Since this year’s high profile Equifax breach and numerous smartphone app malware incidents, users and software providers alike have been on high alert for potential security holes. The Google Play Store has been especially sensitive to the issue after numerous incidents, even going so far as to offer a $1,000 reward to security experts who successfully hack the apps or platform so that exploits can be fixed. However, it seems Android users still need to download with caution, as the Play Store is not only still plagued by malware, but is actually struggling with the same malware from earlier this year.

BankBot, while posing as a benign app, specifically targets a user’s banking credentials, credit card details, and other sensitive financial information. The harmful trojan uses a technique known as overlay, wherein it masquerades as a legitimate banking app by creating a new window that for all appearances looks correct, but is positioned over the top of the actual app when users attempt to run it. Unaware users then enter their login info into this fake screen, giving hackers access to their usernames and passwords.

The first BankBot incident took place earlier this year, with a second round of infections following soon after. This week, Android users were once again tricked into downloading the harmful malware, which this time masked itself as an app purporting to compare and track cryptocurrency. Its developers, who still remain unknown, are clearly updating the malicious piece of software regularly, this time going so far as to include a legitimate program. While earlier versions of BankBot merely created a fake window mimicking a legitimate app, the malware’s cryptocurrency tracking component did function as as advertised, albeit while secretly stealing the user’s sensitive information.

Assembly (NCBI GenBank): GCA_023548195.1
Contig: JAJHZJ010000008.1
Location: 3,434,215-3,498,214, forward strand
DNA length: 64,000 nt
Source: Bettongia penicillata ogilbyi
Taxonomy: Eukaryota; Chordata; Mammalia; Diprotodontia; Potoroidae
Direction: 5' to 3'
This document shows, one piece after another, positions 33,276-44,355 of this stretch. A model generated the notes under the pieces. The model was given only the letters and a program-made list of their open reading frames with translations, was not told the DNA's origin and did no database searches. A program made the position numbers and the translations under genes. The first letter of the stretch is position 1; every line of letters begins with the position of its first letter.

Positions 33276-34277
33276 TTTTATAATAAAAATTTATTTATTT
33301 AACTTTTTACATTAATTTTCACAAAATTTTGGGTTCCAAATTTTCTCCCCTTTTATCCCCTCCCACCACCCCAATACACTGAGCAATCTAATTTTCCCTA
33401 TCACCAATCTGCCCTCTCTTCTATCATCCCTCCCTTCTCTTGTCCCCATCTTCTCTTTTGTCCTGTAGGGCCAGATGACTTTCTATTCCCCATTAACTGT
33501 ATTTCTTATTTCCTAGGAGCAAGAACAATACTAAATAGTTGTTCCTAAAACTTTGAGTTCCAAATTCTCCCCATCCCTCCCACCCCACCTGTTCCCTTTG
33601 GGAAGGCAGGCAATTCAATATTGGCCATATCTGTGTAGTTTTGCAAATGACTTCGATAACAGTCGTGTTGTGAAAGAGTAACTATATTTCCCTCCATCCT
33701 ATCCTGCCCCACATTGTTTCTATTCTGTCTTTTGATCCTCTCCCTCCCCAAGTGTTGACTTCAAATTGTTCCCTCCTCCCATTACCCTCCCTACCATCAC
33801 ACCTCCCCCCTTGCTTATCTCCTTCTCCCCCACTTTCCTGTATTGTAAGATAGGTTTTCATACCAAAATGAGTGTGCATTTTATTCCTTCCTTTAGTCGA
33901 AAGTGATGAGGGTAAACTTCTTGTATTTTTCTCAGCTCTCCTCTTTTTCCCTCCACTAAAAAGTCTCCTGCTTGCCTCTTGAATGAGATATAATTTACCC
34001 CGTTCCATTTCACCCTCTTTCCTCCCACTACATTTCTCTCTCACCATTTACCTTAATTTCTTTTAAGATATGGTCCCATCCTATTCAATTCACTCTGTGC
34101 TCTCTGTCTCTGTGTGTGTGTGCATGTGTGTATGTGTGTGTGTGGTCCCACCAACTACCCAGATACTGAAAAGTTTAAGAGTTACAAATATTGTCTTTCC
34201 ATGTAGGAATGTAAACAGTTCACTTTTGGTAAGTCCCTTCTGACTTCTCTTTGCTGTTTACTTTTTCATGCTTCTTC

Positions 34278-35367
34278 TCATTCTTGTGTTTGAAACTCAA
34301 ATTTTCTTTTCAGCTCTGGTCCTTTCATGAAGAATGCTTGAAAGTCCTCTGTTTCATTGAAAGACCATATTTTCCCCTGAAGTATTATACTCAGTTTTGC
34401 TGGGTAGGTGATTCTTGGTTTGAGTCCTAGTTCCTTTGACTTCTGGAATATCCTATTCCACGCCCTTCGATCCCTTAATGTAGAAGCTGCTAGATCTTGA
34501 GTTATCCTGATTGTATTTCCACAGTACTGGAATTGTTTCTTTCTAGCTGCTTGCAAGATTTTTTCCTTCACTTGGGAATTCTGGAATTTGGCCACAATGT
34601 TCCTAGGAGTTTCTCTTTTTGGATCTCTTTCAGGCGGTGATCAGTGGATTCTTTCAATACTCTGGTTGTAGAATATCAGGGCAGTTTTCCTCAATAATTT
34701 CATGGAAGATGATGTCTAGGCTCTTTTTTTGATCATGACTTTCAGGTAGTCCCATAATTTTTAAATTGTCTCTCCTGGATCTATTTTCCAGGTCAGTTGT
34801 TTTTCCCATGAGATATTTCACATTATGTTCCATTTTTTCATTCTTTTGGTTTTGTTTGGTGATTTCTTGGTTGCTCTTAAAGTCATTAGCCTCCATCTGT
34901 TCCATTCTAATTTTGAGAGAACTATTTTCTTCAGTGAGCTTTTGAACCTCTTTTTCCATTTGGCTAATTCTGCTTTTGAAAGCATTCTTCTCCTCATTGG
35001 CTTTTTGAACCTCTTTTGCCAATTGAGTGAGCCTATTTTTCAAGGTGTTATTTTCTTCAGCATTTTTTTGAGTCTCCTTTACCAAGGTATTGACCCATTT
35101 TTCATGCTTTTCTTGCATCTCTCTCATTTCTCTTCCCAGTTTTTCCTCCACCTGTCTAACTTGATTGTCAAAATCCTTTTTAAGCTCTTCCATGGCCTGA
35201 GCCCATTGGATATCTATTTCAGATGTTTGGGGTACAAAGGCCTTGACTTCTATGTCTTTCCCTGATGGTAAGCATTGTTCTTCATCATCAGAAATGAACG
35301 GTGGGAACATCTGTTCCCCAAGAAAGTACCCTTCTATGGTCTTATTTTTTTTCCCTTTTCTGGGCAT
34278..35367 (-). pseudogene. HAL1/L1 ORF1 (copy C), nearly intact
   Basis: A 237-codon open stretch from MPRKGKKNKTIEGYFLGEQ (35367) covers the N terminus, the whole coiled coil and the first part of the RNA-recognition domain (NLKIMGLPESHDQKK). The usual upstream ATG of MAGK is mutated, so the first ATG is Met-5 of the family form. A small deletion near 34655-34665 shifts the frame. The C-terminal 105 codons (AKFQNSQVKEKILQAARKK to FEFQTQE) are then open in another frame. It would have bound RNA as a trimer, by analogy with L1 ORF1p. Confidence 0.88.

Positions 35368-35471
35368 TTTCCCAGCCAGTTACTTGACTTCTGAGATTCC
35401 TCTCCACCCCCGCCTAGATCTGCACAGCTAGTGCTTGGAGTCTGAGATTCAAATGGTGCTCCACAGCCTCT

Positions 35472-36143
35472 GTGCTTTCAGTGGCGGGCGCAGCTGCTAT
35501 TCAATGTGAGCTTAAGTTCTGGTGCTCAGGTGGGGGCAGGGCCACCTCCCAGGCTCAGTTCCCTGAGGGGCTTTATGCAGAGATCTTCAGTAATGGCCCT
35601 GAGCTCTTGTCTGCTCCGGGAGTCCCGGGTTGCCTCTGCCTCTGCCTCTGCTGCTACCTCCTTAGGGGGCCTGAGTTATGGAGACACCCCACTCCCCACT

To the Google Play Store’s credit, they did react quickly enough to prevent the app from spreading, with it only being downloaded a few thousand times. Past incidents with similar malware have affected close to a million users, though again this is a small portion of Android’s 1.4 billion large user base. That said, to be facing the same piece of malware for the third time this year is clearly an embarrassing situation for the company, especially after this month’s WhatsApp incident which affected well over a million users. For the time being, Android users should take the same precautions they would with their PCs, making using of antivirus and avoiding suspicious third-party applications.